Looking to the future, Maria Luisa believes the defining challenge of the next few decades will be developing novel ways of encouraging the development of new affordable housing groups. As we expand the communities that we serve and develop new partners, building their capacity to make the most of the resources available to them will be crucial. She imagines a future in which HAC has expanded from a focus on housing to include community development and building the capacity of local communities and governments to access state and federal resources.

HAC has always been at the forefront of efforts to support rural communities’ housing and to bring attention to overlooked rural places. “It matters because rural America,” says Maria Luisa “if no one pays attention, is isolated from services.” And those services, like housing investment, are what any community needs to thrive. After more than five decades of serving rural America, Maria Luisa is proud to say that “HAC is still standing.”

Gideon Anders, Retired (formerly National Housing Law Project)

Oakland, California

Gideon Anders was hired by HAC in 1972—fewer than 8 months after we were founded. As Gideon explains, the HAC of 1972 was still figuring out how to operate: “we did a lot of things by the seat of our pants.” Quickly, though, we established the processes that HAC continues to build on to this day. “Our work is much more effective and reaches out to more organizations” than it once did, Gideon notes.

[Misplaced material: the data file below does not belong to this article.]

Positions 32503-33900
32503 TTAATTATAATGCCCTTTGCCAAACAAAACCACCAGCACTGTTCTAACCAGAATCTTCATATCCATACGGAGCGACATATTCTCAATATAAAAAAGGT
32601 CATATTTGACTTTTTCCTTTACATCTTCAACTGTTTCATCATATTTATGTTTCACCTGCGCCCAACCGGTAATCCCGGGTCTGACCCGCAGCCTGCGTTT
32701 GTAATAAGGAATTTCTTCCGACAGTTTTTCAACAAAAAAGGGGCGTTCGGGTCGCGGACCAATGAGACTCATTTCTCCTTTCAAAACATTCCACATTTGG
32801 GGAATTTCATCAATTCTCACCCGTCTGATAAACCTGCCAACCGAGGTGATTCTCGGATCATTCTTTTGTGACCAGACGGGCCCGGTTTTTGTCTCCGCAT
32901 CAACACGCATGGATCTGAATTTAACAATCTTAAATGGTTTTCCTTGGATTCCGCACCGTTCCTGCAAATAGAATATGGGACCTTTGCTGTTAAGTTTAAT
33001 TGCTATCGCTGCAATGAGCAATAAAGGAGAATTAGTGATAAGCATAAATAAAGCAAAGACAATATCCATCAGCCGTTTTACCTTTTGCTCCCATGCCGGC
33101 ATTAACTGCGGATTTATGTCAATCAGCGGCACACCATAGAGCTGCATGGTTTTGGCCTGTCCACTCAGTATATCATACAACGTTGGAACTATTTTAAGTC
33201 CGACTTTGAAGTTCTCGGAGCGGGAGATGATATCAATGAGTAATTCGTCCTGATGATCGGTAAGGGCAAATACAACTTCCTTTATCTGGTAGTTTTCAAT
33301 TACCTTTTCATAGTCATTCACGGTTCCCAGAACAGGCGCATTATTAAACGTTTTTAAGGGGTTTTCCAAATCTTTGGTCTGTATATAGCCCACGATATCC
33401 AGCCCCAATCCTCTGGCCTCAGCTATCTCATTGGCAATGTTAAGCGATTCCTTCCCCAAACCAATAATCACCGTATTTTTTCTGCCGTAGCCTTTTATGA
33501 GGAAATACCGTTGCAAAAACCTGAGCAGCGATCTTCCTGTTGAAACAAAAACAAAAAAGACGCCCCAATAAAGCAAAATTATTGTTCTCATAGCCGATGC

For the entirety of his time with HAC—both as a staff member and in his 30 years as a board member—something that hasn’t changed is that “there’s no one else providing the assistance that HAC is.” For example, we were one of the first organizations to offer predevelopment lending in rural communities, and our research—especially our flagship publication Taking Stock—fills a void in data and analysis about rural housing.

HAC is still providing resources to rural communities that few others do. To Gideon, HAC’s focus on the preservation of multifamily rental homes in the USDA’s Section 515 program is a key example of the “critical services which no one else is providing on the scale HAC is.” In 2022, for example, HAC closed a $7.8 million loan to Northwest Coastal Housing so they could purchase and preserve Golden Eagle II, a 33-unit USDA Section 515 property. Without our financing, the original property owner would have prepaid his USDA mortgage, making his tenants ineligible for the rental assistance they’d received for decades. But, thanks to this loan, Golden Eagle is staying in the program and the tenants will retain their affordability protections for decades.

Looking to the future, Gideon imagines a HAC that is bringing together organizations of all kinds to collectively make the argument that housing is central to individual and national prosperity. Our homes touch every other part of our lives, which is why Gideon wants to see these coalitions include community service providers of all stripes, including those focused on health. After all, when it comes to the impact on someone’s health, Gideon believes “quality housing comes next to healthcare.”

A lot has changed at HAC over the last 50 years. However, Gideon notes that, “fundamentally, the services HAC was providing in 1971 are still what we’re doing today. But the scope has grown tremendously.”


Empowering Veterans Through Collaborative Housing Initiatives: Insights from the 2023 National Rural Housing Conference